School of Population Health

Effective Practice, Informatics & Quality Improvement

Effective Practice, Informatics & Quality Improvement (EPIQ) is an informal collaboration of academics and practitioners teaching and working in the fields of evidence-based practice, informatics and quality improvement at the University of Auckland. EPIQ was established in 2002 to facilitate the teaching and application of effective (evidence-based) practice, health informatics and quality improvement initiatives in the health and disability support sectors, regionally, nationally and internationally.

EPIQ has created a series of teaching/learning tools to help students and practitioners develop their skills in evidence-based practice. They are based around a simple graphic called the GATE (Graphic Approach To Epidemiology) frame that we have developed. The Excel workbooks are updated every few years as a result of feedback from users. You can download the latest versions of the GATE worksheets or see EPIQ presentations and papers

Research and development

Members of the EPIQ collaboration have partnered with Enigma Solutions in the development of PREDICT, a web-based clinical decision support system that predicts patients cardiovascular disease (CVD) risk and provides evidence-based recommendations on how to manage risk. PREDICT is used by several thousand general practitioners, practice nurses and hospital-based cardiologists in New Zealand. The PREDICT system is simultaneously a clinical tool for assessing and managing CVD risk and a research tool that stores a copy of each patients CVD risk profile. The EPIQ-Enigma group has also developed a related web-based quality improvement programme called the All NZ Acute Coronary Syndrome (ANZACS) programme. ANZACS collects detailed data on patient status and management following admissions to hospitals for acute coronary events throughout New Zealand.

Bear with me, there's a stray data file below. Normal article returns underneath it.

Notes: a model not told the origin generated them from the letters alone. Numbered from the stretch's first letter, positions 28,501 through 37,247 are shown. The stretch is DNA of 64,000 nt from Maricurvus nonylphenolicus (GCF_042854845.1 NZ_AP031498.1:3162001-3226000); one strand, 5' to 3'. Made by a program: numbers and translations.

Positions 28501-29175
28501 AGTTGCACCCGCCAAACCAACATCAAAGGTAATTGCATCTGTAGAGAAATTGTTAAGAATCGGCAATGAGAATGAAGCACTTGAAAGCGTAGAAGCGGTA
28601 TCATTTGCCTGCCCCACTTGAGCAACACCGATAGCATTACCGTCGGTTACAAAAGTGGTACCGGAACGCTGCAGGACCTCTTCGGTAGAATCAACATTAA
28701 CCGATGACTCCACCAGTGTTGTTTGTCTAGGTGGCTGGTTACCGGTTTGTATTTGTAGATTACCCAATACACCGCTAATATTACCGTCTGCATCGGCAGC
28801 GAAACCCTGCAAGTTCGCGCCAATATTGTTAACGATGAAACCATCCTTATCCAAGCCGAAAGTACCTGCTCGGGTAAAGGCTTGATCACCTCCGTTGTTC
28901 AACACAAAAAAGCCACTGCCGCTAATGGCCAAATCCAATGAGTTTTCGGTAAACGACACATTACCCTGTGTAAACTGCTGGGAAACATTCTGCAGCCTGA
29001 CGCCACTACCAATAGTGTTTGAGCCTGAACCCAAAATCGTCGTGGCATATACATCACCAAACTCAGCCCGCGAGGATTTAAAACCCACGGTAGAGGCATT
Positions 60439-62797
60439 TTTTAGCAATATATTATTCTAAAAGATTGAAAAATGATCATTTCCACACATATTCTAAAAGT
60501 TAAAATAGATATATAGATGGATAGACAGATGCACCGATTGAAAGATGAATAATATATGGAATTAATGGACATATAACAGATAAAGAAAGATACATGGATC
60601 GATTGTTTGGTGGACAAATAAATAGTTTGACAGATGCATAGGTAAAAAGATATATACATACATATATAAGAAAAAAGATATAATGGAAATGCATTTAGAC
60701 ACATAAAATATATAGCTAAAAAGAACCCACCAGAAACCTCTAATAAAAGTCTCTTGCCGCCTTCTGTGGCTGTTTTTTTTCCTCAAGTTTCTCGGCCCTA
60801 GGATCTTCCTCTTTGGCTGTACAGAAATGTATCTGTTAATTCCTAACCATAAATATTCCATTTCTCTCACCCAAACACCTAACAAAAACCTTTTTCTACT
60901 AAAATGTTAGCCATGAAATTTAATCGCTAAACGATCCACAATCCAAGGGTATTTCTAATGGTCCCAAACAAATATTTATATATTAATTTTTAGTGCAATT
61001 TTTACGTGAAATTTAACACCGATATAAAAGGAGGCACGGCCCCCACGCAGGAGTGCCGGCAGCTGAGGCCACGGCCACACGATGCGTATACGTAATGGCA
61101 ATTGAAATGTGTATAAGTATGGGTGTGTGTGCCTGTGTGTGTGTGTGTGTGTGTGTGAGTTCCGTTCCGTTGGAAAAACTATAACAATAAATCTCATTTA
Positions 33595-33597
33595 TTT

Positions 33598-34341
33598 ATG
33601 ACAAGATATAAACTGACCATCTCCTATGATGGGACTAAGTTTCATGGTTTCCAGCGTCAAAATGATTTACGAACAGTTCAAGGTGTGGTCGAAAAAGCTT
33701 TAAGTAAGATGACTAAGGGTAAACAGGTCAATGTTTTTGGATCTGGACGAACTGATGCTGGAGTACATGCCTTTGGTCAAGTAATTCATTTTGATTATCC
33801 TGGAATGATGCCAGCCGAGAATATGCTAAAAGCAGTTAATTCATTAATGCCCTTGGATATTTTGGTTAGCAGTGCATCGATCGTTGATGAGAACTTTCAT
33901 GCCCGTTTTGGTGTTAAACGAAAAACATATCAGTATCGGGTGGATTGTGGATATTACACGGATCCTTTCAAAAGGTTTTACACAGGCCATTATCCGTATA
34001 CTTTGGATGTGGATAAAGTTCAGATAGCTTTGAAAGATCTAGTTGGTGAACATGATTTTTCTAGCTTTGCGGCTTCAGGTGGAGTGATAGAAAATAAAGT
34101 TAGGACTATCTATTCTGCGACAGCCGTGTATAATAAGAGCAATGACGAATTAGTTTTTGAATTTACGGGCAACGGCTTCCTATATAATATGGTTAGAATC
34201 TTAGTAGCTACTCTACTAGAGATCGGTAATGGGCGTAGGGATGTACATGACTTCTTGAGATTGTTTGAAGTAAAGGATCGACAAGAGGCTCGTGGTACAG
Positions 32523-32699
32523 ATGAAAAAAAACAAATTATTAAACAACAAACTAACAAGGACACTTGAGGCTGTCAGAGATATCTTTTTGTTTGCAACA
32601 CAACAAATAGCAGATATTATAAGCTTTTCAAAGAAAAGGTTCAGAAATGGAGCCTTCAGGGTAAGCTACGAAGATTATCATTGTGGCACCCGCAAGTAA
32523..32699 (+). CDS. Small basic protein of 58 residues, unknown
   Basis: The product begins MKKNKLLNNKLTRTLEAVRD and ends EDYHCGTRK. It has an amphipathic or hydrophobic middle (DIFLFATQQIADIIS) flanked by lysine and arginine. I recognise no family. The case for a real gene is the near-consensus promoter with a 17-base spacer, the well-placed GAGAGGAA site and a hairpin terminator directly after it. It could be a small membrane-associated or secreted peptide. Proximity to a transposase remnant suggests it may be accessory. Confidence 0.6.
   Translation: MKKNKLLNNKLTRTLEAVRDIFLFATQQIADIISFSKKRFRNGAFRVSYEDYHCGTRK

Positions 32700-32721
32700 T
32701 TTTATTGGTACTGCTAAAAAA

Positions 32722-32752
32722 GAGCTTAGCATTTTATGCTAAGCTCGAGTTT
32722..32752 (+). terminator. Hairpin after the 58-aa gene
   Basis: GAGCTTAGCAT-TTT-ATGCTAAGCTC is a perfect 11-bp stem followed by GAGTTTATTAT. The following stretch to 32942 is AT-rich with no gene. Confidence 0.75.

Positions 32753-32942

The research component of PREDICT and ANZACS are the basis of the University of Auckland-led Vascular risk Informatics using Epidemiology and the Web (VIEW) research programme. Patient data from PREDICT and ANZACS are regularly linked to hospitalisations, deaths drug dispensing and laboratory test results using an encrypted version of New Zealand's National Health Index (a unique and comprehensive national health identifier). 

Please contact Rod Jackson if you have any questions